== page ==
Political Line | BJP’s Taliban worry

By Varghese K. George
 

(The Political Line newsletter is India’s political landscape explained every week by Varghese K. George, senior editor at The Hindu. You can subscribe here to get the newsletter in your inbox every Friday.)

The volatile situation in Afghanistan, particularly the ascendance of the Taliban to power, has pushed India into a difficult corner, strategically. For the Bharatiya Janata Party though, there could be some political gains to be made. For one, reports of threats to Hindu and Sikh minorities in Afghanistan add fuel to the BJP’s Hindutva agenda. Ahead of crucial State elections next year, including Uttar Pradesh, this will play out. Prime Minister Narendra Modi prefaced the line of argument on August 28, speaking at a ceremony to dedicate the renovated Jallianwala Bagh memorial. Mr. Modi said India stood ready to help Indians in trouble anywhere in the world. “Keeping the gurus’ teachings of humanity at the forefront, the country has passed new laws for its own people who were troubled by such circumstances,” Mr. Modi said. Though he did not elaborate, “new laws” was a reference to the Citizenship Amendment Act, 2019, which seeks to fast-track citizenship for Hindu, Parsi, Buddhist, Christian and Sikh immigrants from Pakistan, Afghanistan and Bangladesh. 

 

The BJP is now soft-pedalling the implementation of the CAA that is being fiercely opposed by the Opposition and the Muslim community. The rationale for the law advanced by the BJP was that in the neighbouring Muslim majority countries, non-Muslims were being discriminated against.  The situation in Afghanistan has added additional force to the BJP position. There is an inconvenient point of detail though -- India has already established contacts with the Taliban, and is looking at viable ways of engagement with its government in Afghanistan. But then, as we discussed in an earlier edition of PL, it is all about the way a story is told.   

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Breakline element

When sycophancy can be career-limiting 

Sycophancy is the reigning currency of politics, and one can see any number of people in power who are there only because they are obsequious to those who are more powerful. The culture of sycophancy in Tamil Nadu has been uniquely notorious. The late J. Jayalalithaa had cabinet ministers prostrating before her in public routinely. DMK chief and Tamil Nadu Chief Minister M.K. Stalin has a different approach. He issued a warning against his party MLA in the Assembly last week, after the latter went on heaping praises on the former, unmindful of his party president’s repeated advice not to spend time on compliments.  In another instance,  he ordered to retain the photos of former Chief Ministers [AIADMK] on 65 lakh school bags meant for free distribution, saving Rs. 13 crore for the exchequer. Usually, such items are discarded when the Chief Minister changes.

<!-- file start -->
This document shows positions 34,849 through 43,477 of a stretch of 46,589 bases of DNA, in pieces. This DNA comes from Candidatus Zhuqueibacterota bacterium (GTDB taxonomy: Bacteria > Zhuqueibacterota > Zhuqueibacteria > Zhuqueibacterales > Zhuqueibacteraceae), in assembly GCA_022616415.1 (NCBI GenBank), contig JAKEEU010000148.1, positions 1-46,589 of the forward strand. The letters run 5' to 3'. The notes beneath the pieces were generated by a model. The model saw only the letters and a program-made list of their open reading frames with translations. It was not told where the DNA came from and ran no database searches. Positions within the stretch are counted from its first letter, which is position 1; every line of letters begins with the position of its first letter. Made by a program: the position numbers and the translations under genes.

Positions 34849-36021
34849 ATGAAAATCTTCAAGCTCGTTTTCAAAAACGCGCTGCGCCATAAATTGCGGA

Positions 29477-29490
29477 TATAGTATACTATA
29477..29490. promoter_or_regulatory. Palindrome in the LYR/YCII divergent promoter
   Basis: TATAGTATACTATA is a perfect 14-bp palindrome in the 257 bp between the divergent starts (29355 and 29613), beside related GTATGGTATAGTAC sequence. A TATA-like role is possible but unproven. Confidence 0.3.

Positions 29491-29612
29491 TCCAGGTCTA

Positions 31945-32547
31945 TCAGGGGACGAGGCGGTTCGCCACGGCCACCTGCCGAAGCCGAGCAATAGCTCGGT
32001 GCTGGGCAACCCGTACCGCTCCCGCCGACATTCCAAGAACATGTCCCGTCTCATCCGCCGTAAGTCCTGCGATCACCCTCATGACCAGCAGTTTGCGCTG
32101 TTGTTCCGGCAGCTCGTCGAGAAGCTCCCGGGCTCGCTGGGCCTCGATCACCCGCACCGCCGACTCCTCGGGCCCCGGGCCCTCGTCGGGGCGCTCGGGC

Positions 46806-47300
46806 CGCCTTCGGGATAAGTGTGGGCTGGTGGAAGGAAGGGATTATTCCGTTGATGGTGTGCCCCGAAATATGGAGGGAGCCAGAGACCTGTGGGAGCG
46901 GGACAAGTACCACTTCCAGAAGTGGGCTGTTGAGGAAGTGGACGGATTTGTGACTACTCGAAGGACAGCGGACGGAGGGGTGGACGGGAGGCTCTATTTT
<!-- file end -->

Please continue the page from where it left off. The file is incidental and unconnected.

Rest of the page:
Breakline element

Mamata Banerjee turns business-friendly  

Mamata Banerjee’s rise to power was accelerated by her strident battle against the industrialisation drive of the previous Left Front government. In the process, she reinforced her image as a leader hostile to industries and further weakened the State’s chances of industrialising. Having won three consecutive Assembly elections, she appears to feel the need to woo industry to the State. 

 

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Tussle over Moplahs 

 

In the last two editions of PL, we discussed the political tussle over the legacy of the 1921 Moplah Rebellion. In this piece, author Manu S. Pillai sets the violence of 1921 in the Malabar region of Kerala in its historical context. “Although the 1921 rebellion is often discussed in isolation, this prehistory is integral to making sense of its economic, social, and religious facets. For by the 20th century, the Mappilas had been marginalised in the very land where they were once esteemed…” 

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Another inheritor of YSR’s legacy? 

Y.S. Rajashekhara Reddy was the Congress Chief Minister of undivided Andhra Pradesh when he died in a helicopter crash in 2009. He was also a key force behind UPA-1 and UPA-2. His son Y.S. Jaganmohan Reddy left the Congress and founded the YSRCP, to win power in Andhra Pradesh. He is now Chief Minister. The other successor State, Telangana, also has a YSR following which another member of the family wants to mobilise.  Y.S. Sharmila, YSR’s daughter and Jaganmohan Reddy’s sister, has launched the YSR Telangana Party. This week, she and her mother organised a memorial event for YSR in Hyderabad. Jaganmohan did not attend the function. Telangana politics is currently dominated by the TRS (Telangana Rashtra Samithi), and the Opposition space is in a flux. Sharmila is trying her luck.  

Breakline element

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